Hundreds of years before Christ would be born, the prophet Isaiah gave a glimpse of who and what He would be. “For unto us a child is born, unto us a son is given: and the government shall be upon his shoulder: and his name shall be called Wonderful, Counsellor, The mighty God, The everlasting Father, The Prince of Peace” (Isa. 9:6).
Christ was deity and humanity together. John 1:14 tells us, “The Word [Jesus] was made flesh, and dwelt among us.” We call this the incarnation. Jesus was born King of the Jews and Savior of the world.
Isaiah said that He is called wonderful. Jesus was wonderful in His birth (miraculous), wonderful in His life (never sinned), wonderful in His miracles, wonderful in His death, wonderful in His resurrection, wonderful in His ascension, and He will be wonderful in His return.
Isaiah also called Him Counselor. There is no one else who is more able to advise and guide us through this life. He guides us through His Word, His Spirit, and His people.
He is the Mighty God. He is the chief one, the one of strength and power. I think Psalm 46 depicts Him perfectly. “God is our refuge and strength, a very present help in trouble” (vs. 1). Just look at His creation, and you see His awesome power.
He is the Everlasting Father—the one who originates and the Father of eternity. He provides everlasting life to those who believe and trust in His beloved Son.
He is the Prince of Peace. Remember what the angels said to the shepherds before they saw Baby Jesus? “Glory to God in the highest, and on earth peace, good will toward men” (Luke 2:14). There have been many cries for peace over the centuries. We do not have peace because man has rejected God’s plan. When Jesus returns and sets up His kingdom, there will finally be peace on earth. As individuals, we can have peace in our hearts even in a troublesome world. He promised, “Peace I leave with you, my peace I give unto you: not as the world giveth, give I unto you. Let not your heart be troubled, neither let it be afraid” (John 14:27). When we embrace Jesus as our Savior, He will provide that peace.
Luke 17:11-19 gives us an account of Jesus healing ten lepers. Leprosy was a dreaded disease that not only ravaged the body but placed people in isolation as well. It is considered by some to be a picture of sin. Those who had the disease had to keep their distance from others. When approached, they had to say, “Unclean.”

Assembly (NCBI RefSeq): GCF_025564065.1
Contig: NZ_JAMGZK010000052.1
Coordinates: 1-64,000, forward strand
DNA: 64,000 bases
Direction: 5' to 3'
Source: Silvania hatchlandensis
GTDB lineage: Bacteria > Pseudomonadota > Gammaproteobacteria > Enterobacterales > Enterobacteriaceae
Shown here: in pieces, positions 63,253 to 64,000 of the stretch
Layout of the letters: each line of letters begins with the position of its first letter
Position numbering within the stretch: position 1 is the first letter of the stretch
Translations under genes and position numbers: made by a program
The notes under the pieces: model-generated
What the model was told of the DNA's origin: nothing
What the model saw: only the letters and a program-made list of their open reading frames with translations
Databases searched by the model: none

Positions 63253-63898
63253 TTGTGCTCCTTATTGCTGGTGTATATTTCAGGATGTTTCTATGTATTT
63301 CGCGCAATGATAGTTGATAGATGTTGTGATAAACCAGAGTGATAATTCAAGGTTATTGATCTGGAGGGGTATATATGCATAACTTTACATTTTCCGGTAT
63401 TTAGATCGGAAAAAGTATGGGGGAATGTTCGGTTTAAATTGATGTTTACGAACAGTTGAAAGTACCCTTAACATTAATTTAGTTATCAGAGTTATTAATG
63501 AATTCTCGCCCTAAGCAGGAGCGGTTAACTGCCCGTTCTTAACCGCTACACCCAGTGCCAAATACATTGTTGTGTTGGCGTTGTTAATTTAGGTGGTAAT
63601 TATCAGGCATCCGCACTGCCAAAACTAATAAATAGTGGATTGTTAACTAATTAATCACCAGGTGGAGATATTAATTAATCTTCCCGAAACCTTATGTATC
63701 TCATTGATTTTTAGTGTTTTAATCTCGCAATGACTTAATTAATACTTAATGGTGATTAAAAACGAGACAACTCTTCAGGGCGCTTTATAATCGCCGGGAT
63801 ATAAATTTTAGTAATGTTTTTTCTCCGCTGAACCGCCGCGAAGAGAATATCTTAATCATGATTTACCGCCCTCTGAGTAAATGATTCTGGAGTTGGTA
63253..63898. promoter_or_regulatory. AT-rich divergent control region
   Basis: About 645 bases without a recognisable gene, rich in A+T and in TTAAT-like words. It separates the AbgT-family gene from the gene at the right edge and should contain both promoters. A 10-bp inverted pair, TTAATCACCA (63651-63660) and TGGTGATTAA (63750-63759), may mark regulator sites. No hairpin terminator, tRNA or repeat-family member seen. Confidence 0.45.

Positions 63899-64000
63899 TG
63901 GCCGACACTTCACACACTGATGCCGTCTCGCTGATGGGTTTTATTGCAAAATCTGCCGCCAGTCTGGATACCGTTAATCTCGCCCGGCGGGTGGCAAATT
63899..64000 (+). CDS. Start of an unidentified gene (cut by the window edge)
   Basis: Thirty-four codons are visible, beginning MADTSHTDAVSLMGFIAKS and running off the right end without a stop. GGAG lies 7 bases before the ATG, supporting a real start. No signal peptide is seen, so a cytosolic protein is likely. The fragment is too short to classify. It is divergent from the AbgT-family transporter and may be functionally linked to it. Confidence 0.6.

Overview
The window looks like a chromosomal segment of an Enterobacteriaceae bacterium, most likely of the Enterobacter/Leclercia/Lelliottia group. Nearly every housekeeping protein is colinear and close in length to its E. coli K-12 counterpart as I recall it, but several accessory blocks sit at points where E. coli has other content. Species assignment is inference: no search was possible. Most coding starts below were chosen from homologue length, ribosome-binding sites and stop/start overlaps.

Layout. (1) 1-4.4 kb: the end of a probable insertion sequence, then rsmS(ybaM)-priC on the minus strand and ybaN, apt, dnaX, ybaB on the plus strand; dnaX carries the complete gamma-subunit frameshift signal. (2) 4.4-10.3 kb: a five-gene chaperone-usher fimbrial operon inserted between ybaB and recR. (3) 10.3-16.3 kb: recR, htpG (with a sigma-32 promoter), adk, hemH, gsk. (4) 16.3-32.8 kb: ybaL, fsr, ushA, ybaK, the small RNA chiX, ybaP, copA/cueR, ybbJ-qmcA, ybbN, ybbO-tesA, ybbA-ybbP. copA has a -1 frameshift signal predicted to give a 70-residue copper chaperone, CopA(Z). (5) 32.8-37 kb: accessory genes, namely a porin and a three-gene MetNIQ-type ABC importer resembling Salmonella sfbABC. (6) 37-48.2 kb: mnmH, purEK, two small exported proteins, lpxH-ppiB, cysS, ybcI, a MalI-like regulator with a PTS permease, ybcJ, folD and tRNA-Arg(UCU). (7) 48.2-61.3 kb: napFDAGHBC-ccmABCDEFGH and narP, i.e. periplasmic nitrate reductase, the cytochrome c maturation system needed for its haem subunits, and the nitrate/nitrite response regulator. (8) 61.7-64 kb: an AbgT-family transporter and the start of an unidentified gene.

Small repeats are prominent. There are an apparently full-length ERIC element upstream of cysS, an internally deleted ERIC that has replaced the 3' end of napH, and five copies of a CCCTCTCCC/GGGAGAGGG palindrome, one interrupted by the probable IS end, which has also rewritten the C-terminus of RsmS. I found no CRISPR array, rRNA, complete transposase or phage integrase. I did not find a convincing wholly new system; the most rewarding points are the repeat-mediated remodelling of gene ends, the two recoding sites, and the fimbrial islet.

Jesus told the lepers to go to the priests, which was part of a process of examination. As they went, they were healed. Of the ten, only one returned to thank Jesus. He then asked, “Where are the nine?” (vs. 17).
God has provided so much for us. It is regrettable that many times we do not take time to thank Him. This month we celebrate Thanksgiving, a time we set aside to be thankful. But let’s make sure we are thankful always, not just this month.
Romans 1:21 says, “When they knew God, they glorified him not as God, neither were thankful; but became vain in their imaginations, and their foolish heart was darkened.” It appears that we, as a society, have forgotten to be thankful. People demand their rights and expect to be served rather than serve others.
Scripture mentions thanksgiving in some form or other over 130 times. Here are just a few.
We should be thankful for victory over death (I Cor. 15:55-57).
We should be thankful for God’s provisions (I Tim. 4:3-5).
We should be thankful in everything (I Thess. 5:18).
We should be thankful for everything (Eph. 5:20).
We should be thankful whenever we pray (Phil. 4:6-7).
We should be thankful in the morning and the evening (I Chr. 23:30).
We should be thankful for eternal life, God’s unspeakable gift (II Cor. 9:15).
When we give thanks, we are directing it to someone. It is an acknowledgement of gratitude. Let’s make it a goal to be thankful people.
We live in perilous times. In II Timothy 3:1-5, Paul wrote, “This know also, that in the last days perilous times shall come. For men shall be lovers of their own selves, covetous, boasters, proud, blasphemers, disobedient to parents, unthankful, unholy, without natural affection, trucebreakers, false accusers, incontinent, fierce, despisers of those that are good, traitors, heady, highminded, lovers of pleasure more than lovers of God; having a form of godliness, but denying the power thereof: from such turn away.” That is quite a description of our world right now.
What do we do in light of this passage? We are to let our light shine before men so that they see our good works and glorify God in heaven. We are to devote ourselves to prayer and ministering the Word of God. We are called to be salt and light in this dark world.
Here are some things that will hinder our prayers:
1. hiding sin in our hearts – Psalm 66:18
2. mistreating a spouse – I Peter 3:7
3. ignoring the poor – Proverbs 21:13
4. not listening to God’s Word – Proverbs 28:9
5. having an unforgiving spirit – Mark 11:25-26
6. doubting God – James 1:5-7
7. asking with wrong motives – James 4:3
In the Gospels of Matthew, Mark, and Luke, we are told to watch and pray. In Ephesians 6, we are instructed to put on the whole armor of God. Part of the armor is “praying always with all prayer and supplication in the Spirit” (vs. 18).
My friends, God is able to do exceedingly abundantly above all we ask or think, but He wants us to be part of that by connecting to Him in prayer. We can see how desperately everyone and everything needs prayer. Let’s focus on that this month.